The Secret Knowledge
The playwright as polemicist
By Steven Martinovich
Those who are not politically engaged probably save themselves much grief. Ignorance does, in fact, deliver bliss. There is another kind of bliss, however, and that belongs to the politically converted. In the early 1990s, after decades as a centrist liberal, I was encouraged to watch Rush Limbaugh's short-lived television program and immediately felt the euphoria reserved for those who fall in love or have won the lottery. And like many of the newly converted, I ventured out for battle with the possession of knowledge that I felt was always available to me but kept just out of sight. It prompted a regular newspaper column which made me hero and villain and eventually a web site that allowed myself and other like-minded to evangelize.
With that experience I understand David Mamet's need to write The Secret Knowledge: On the Dismantling of American Culture, an occasionally messy yet always passionate declaration of conservative principles after decades of being a generally reliable – if often controversial – liberal playwright. His formal coming out came in 2008 with a Village Voice essay "Why I Am No Longer A 'Brain-Dead Liberal'" but with his first book-length critique of America's political, economic and cultural scene sees Mamet drop the equivalent of an atom bomb on his former allies, taking on their most cherished beliefs with a mixture of the fervour of a reformed Elmer Gantry and the linguistic skill of one of America's most talented writers.
French premier Georges Clemenceau, paraphrasing Francois Guisot, once stated that, "Not to be a socialist at twenty is proof of want of heart; to be one at thirty is proof of want of head", explicitly arguing that liberalism is an adolescent philosophy. Indeed, The Secret Knowledge takes the same position with Mamet arguing that the Baby Boomers did and youth tend to fall victim for its amorphous demands of "social justice" and "equality", and belief in the perfectibility of man. Writes Mamet at one point:
That corrosive agenda, argues Mamet, has reached into every corner of American life. There is no aspect of that the skeletal hand of government, in support of the liberal agenda, has not intruded. The engine that drives the country – individual liberty employed in trade, free association and thought – has been attacked in order to "spread the wealth". The random scattering of talent has resulted in uneven results – economically, politically and socially – must be ironed out with the force of government. Karl Marx's declaration that "From each according to their ability, to each according to their need" – once an anathema to Americans of all political stripes is now accepted as the rationale for expansionist government.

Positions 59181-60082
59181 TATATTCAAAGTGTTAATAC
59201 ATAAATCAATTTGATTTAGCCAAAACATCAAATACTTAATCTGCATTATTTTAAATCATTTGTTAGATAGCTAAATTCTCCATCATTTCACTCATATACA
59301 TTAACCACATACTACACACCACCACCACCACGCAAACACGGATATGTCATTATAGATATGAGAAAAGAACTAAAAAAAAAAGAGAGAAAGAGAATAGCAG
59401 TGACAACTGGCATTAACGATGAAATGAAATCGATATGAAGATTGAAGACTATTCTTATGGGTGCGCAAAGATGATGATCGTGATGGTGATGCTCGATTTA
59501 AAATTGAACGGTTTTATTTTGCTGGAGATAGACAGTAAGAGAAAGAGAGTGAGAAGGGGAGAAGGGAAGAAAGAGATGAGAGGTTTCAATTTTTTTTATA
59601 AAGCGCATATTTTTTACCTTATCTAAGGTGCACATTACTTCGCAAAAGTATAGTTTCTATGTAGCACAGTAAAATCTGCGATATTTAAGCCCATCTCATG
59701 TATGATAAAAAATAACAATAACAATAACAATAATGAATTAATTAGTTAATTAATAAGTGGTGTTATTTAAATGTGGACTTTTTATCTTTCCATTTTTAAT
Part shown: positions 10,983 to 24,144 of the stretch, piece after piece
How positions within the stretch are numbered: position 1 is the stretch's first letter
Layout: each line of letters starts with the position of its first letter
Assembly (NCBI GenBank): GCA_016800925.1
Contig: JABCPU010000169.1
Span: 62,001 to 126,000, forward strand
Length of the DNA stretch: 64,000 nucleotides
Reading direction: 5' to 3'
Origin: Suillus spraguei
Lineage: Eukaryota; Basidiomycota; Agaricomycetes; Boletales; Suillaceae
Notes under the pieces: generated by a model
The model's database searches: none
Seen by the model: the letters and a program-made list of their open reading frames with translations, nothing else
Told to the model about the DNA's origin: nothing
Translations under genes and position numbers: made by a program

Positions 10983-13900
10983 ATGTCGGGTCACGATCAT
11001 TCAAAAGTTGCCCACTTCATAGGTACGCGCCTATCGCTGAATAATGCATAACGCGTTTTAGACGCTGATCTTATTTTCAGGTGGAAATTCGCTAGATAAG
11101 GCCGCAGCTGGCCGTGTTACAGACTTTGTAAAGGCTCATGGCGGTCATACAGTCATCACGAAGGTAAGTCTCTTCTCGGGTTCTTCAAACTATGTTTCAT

Although the left has rejected religion, Mamet charges their political ideology is little more than one without the key ingredient of an ultimate truth. As an observant Jew, for Mamet that is necessarily God, but for liberalism it means the freedom from restraint. Shorn of the need to account for their failings, it allows liberals to never have to acknowledge that their agenda is a failure. Instead, as Mamet writes, they can laud the intent of their government programs while ascribing their constant failures to something as mundane as inadequate funding. Government programs originally meant to raise the living standards of the poor have instead devastated minority communities, created a culture of entitlement and destroyed the traditional pillars of self-sufficiency and individualism. The left's response? Mamet says the traditional leftist response is to create another government program to resolve the problems of the first. The end result? Hundreds of federal government programs all designed the address the same issue that the left promised would be resolved decades ago.
Mamet writes with the zeal of the recently converted and that means that The Secret Knowledge reads occasionally as unfocused, as if the author was attempting to bring every weapon to bear against his philosophical foe. That's typically a weakness for ideological efforts but Mamet is a playwright and writes like one. The Secret Knowledge is a political argument but it is also a conversation with both the converted and unconverted alike. It's difficult not to imagine Mamet sitting across the table, expounding his beliefs in the distinctive cadence of his plays and leading you from one conclusion to the next as if he were outlining the plot of a story rather than building a case documenting the decay of American culture.
The Secret Knowledge does mourn an America that has been hollowed out from within – a nation that most younger than Mamet only experienced an echo of or see in movies of decades ago. But Mamet's effort is also a joyous celebration of his conversion to and of a brand of conservatism that no less than Russell Kirk would have approved, one that guided generations of politicians who understood while change isn't necessarily bad, there is a reason why traditions and institutions existed in their form for so long. It is a conservatism that has been out of vogue for some time, overtaken by ostensibly more electable strains of the philosophy, but in David Mamet it may have a new champion – one whose skill with the written and spoken word may yet herald its eventual return.
Steven Martinovich is the founder and editor of Enter Stage Right.
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